5. ^ Leventhal, Adam M. (2008). "Subliminal processing of smoking-related and affective stimuli in tobacco addiction". Experimental and Clinical Psychopharmacology. 4. 16: 301–312. doi:10.1037/a0012640. Unknown parameter |coauthors= ignored (|author= suggested) (help)


Fincher's use of "subliminal" messaging[edit]

I draw your attention to this line in the article. "In David Fincher's film Seven there is a subliminal image of Gwyneth Paltrow, which is shown a fraction of a second before John Doe (played by Kevin Spacey) is shot by David Mills (played by Brad Pitt).[44] Fincher also used subliminal images in his film Fight Club.[45]" While these films may contain subliminal messages, i don't know, the image of Gwyneth's head in a box is on the border between subliminal and conscious, and the penis in Fight Club is definitely conscious. With Seven, The first time i saw it, I knew what I had seen. The scene is built up to over the course of the entire movie, and you are flashed a shot of what's in the box after a tense, drawn-out scene where John Doe and the audience are wondering what's in the box. The scene you are watching is orangey, with a horizon, and the shot you are shown is white. I really doubt this falls into the category of subliminal, as the observant audience member will pick it up, and it's subliminal impact would be irrelevant to the unobservant audience members who are given enough information to understand what has happened anyway. As for Fight Club, you watch Tyler Durdan cutting a shot of a penis into a kids movie, and then at the end of the movie there is the same shot of a penis. HOWEVER, these images are on screen for about a second! gmipTalk 10:16, 19 October 2011 (UTC)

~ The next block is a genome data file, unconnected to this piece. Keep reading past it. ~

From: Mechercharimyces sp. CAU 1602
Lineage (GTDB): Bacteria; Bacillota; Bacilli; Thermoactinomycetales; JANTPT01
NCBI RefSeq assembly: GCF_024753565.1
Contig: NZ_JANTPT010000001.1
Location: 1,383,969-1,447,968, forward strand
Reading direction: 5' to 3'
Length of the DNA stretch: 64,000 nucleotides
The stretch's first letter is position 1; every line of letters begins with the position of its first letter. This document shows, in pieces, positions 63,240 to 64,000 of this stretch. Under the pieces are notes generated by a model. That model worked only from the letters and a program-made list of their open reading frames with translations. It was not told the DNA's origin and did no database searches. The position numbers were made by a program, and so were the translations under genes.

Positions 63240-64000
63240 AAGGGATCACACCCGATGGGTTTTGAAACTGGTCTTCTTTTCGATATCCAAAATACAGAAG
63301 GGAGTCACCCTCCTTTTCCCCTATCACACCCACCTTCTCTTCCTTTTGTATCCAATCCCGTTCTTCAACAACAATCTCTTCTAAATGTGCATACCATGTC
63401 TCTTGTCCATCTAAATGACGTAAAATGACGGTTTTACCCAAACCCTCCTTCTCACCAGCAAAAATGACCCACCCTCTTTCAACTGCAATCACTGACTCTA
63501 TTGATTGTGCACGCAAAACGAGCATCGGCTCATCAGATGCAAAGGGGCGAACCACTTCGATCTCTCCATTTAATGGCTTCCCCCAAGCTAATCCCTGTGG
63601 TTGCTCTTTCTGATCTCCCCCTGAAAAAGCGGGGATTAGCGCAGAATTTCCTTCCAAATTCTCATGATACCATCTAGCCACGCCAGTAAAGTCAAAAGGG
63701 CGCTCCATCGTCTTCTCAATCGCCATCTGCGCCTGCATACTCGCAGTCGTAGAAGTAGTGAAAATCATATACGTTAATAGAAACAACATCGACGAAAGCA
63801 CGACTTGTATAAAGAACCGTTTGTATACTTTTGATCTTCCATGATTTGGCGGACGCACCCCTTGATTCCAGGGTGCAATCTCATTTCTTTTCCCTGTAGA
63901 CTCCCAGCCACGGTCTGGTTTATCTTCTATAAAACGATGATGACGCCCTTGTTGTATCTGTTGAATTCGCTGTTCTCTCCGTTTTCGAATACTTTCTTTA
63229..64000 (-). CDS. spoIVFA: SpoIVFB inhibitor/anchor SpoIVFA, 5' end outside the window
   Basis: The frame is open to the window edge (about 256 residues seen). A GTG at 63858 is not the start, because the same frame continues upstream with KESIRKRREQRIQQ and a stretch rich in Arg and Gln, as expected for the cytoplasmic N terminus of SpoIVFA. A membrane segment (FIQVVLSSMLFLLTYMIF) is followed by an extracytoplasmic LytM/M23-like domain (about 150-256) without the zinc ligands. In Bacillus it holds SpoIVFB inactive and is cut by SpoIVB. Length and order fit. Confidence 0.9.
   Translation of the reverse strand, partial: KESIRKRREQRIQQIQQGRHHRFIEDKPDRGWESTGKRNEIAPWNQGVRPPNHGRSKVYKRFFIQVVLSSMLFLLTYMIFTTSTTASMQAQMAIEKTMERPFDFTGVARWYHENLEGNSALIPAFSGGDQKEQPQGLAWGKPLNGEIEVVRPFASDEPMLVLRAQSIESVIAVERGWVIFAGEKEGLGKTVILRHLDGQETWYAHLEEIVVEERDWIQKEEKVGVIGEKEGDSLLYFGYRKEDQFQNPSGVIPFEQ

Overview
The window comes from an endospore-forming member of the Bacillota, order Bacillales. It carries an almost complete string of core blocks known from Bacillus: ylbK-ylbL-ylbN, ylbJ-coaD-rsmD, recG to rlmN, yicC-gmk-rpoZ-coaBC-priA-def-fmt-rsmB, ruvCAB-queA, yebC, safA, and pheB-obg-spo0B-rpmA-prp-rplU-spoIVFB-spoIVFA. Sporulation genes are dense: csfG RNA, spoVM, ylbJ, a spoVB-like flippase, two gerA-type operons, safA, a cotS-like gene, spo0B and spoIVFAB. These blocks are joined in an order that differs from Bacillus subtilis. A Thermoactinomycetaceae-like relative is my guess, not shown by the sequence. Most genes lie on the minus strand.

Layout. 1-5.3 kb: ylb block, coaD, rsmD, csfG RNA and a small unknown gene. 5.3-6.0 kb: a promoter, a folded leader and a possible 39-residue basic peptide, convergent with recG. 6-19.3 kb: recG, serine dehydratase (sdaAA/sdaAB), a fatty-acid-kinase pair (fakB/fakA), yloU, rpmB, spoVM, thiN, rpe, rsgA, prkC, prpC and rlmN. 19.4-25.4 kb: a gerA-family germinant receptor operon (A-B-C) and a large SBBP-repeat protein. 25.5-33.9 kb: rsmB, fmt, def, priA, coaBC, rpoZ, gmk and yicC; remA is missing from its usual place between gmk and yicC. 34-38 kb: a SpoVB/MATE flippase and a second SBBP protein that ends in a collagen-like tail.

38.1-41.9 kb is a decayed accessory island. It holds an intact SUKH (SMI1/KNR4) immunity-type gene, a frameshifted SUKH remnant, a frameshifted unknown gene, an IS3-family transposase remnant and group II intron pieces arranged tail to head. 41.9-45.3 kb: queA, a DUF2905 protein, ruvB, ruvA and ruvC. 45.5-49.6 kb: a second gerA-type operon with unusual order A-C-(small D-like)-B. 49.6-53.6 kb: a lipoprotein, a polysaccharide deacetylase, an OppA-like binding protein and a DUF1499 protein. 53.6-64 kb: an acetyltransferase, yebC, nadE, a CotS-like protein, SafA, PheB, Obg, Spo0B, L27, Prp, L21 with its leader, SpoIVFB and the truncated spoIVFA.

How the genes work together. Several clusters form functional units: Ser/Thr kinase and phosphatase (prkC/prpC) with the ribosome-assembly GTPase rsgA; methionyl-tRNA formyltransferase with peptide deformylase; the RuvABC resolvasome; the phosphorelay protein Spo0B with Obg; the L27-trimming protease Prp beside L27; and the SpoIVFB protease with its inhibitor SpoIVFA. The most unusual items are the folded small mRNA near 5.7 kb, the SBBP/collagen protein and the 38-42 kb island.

The Fight Club "subliminal message" at least is a deliberate callback to the idea of subliminal messages, discussed earlier in the movie, not an actual subliminal message. (talk) 00:55, 2 April 2013 (UTC)